For the past year, we have had a live-in nanny (and a nannyshare) who is also a family member. This is a delicate situation with a triple relationship going on (roommate, employer/employee, sibling) so from the beginning we have committed to keep lines of communication open. And for the most part it works for all parties, especially my son, which is the most important thing. She genuinely loves my son and is great with him. However, she she lives quite the party lifestyle. We don't want to interfere with her personal life. But sometimes she makes us nervous by partying all weekend long, coming home late Sunday night or even early Monday morning. She doesn't do drugs, but does drink alcohol to excess on the weekends. Once had to I call in sick, not knowing if she was coming home at all (she did at 6AM). We had a talk with her about communication, but her improvement was temporary. She is mostly responsible, but with just enough incidents like that one to make us wonder when the next one is coming. Maybe a handful in the past year. After such an incident, I had a talk with her about moderation. Having fun in her free time and finding time on Sunday to rest before work Monday morning. (Like the rest of the working world) I have seen her crawl out of bed in a condition I wouldn't want her watching my child, and out of the house to watch her other child. When confronted, she is very good about hearing and acknowledging our feedback. But any change is minimal and temporary. My husband had a long talk with her 2 nights ago about being a responsible adult, managing priorities and respecting the house. What we don't want is to enforce rules or curfews. We just want her to regulate herself. I try to remember that if she didn't live with us, we wouldn't know what we know about her lifestyle. But we all understand that this is a side effect of the arrangement. She watches up to 3 children at a time and this is no small feat. It requires a clear head and a decent nights sleep. My husband was clear that if she did not start doing these things, we would have to let her go (honestly if she wasn't a family member, and wasn't living with us, we would have done this long ago.) This is not something we want to do. We do not want her to be homeless, we do not want to find another roommate or nanny, and most importantly, do not want to put my 2-year-old son through such an upheaval. So I would like to hear from others who have a live-in nanny (not necessarily family) about how you handle the dual relationship. Do you set boundaries about what time they come home on work nights? Where exactly do you draw this line? Didn't sign up to parent my nanny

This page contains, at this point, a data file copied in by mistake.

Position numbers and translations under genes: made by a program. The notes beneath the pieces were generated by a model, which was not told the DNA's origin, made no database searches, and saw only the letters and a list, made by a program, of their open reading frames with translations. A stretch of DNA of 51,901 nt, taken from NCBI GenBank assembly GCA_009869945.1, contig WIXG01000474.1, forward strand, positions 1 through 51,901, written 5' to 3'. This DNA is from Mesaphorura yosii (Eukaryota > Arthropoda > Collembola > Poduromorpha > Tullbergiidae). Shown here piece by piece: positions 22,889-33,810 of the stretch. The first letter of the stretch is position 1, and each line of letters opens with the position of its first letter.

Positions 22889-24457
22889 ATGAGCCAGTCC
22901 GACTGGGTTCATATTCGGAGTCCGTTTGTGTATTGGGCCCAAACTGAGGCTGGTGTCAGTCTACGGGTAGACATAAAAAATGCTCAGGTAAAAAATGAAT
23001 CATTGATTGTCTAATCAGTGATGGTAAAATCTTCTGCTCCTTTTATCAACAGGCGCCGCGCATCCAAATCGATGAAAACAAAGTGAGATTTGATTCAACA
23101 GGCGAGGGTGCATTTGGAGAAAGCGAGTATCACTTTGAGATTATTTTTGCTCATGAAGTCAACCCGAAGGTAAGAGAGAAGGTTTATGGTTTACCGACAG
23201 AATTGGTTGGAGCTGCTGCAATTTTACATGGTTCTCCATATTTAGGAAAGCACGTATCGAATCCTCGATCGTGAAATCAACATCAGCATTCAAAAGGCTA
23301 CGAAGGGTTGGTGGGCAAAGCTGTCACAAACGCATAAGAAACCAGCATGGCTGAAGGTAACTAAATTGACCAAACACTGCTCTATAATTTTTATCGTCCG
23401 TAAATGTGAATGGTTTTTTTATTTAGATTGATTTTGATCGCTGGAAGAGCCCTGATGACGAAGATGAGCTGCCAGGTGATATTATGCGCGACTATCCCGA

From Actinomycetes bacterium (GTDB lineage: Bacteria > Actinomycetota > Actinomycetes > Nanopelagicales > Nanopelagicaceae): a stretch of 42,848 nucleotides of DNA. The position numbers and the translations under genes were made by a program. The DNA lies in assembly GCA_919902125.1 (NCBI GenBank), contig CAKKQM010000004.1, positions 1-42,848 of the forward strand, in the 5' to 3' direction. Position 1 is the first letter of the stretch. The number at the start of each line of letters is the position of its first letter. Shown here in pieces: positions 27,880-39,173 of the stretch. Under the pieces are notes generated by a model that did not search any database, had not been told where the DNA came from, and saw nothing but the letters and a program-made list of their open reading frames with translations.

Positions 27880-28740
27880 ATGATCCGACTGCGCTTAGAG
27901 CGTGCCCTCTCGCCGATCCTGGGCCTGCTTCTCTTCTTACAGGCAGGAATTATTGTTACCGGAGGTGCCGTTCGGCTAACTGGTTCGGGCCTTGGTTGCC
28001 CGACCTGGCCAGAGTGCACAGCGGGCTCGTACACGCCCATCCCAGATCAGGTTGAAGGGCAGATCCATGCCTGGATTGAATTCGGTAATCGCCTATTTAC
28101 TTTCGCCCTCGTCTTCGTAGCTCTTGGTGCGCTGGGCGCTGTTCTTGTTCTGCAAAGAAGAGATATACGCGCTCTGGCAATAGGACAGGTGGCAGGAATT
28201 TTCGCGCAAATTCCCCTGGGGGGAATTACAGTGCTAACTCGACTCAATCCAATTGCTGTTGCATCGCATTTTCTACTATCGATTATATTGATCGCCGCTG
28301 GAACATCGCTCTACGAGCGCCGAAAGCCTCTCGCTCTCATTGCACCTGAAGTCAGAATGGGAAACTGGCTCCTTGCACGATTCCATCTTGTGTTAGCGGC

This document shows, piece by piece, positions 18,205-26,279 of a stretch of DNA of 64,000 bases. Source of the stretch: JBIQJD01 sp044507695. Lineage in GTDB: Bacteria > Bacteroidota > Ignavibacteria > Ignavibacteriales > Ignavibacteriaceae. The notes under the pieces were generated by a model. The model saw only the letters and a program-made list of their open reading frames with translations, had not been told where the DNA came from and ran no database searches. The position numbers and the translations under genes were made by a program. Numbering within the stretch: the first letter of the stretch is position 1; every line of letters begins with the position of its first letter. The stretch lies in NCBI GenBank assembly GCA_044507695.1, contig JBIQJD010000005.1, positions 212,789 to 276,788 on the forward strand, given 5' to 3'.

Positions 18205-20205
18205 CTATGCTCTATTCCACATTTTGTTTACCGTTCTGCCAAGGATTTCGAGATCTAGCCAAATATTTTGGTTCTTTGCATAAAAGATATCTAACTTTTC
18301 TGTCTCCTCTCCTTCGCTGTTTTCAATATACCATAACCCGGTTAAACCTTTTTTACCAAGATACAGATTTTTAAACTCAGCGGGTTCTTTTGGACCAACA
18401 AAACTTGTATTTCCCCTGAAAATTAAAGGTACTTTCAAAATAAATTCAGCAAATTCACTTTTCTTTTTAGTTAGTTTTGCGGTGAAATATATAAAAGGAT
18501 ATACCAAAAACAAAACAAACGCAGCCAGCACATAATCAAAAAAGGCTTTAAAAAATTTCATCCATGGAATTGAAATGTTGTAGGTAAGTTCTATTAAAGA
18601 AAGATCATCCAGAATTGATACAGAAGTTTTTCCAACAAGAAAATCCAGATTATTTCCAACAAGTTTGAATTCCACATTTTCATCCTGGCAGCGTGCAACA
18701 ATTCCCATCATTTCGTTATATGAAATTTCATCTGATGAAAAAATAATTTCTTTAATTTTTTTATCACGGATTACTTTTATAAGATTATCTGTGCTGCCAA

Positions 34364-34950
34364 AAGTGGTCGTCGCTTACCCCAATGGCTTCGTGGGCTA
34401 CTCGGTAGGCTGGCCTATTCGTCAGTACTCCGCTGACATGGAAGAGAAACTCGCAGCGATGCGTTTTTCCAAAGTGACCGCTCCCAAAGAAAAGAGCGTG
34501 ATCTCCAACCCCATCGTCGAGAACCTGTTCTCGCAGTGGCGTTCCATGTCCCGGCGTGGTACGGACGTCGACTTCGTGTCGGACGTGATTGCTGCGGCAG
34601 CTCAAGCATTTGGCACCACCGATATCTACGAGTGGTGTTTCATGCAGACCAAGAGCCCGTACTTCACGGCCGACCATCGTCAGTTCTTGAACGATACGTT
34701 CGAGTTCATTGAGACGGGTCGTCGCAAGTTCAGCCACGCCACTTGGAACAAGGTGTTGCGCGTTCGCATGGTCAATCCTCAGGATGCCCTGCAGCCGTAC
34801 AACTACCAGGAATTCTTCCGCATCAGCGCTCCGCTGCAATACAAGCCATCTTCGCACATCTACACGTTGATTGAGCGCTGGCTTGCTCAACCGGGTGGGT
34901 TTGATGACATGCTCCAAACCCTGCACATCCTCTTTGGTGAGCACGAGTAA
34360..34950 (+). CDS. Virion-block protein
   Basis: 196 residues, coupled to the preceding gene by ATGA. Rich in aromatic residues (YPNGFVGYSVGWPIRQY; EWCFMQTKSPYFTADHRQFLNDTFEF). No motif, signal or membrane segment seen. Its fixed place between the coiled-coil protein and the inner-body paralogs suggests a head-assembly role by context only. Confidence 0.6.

I have had 5 live-in Au Pairs and first let me say that I can really appreciate this issue, as I dealt with it a lot. I can also really appreciate the additional trickiness of navigating this because she is a family member. After encountering this initially with my first au pair, I decided that I was just not comfortable with someone partying late night and then taking care of my 3 kids while exhausted. So I made the rule that they needed to be home 6 hours before their shift was to begin. When they were not working early, then they could stay out until whenever, but that was my line of comfort. Of course, it was a bit easier to implement with an au pair, because I had an agency and coordinator as a resource to see how other host families handled it, what was fair, and what was ''normal''. I am not going to say it was all smooth sailing, as it wasn't...they would be late and I would be furious. They felt like they were being treated as children, I felt that MY children were my priority. By the last 6 months with my last Au Pair, we negotiated that I would ''relax'' on the six hour rule, but honestly, what I witnessed (staying up late partying, tired and dragging the next day) really infuriated me. By that time, I decided I was done with having live in help and I just wanted a responsible, mature, rested sitter who had to support herself so took her job seriously. Over the four years I had live in help, I often felt that I had 4 kids, instead of 3 and the ''4th'' was taking up more energy and emotional output than was worth it. Yes, they all loved my kids, and when rested, they were great...but I was really exhausted managing them ''helping'' me. I know its rough, but I would implement some rules, and if she can't live with them, then end the agreement. I kept having that nagging feeling that what if something happened to one of my kids, b/c they were overtired, hungover, etc...it just was not worth the stress of managing!!! Best of luck! mama bear of 3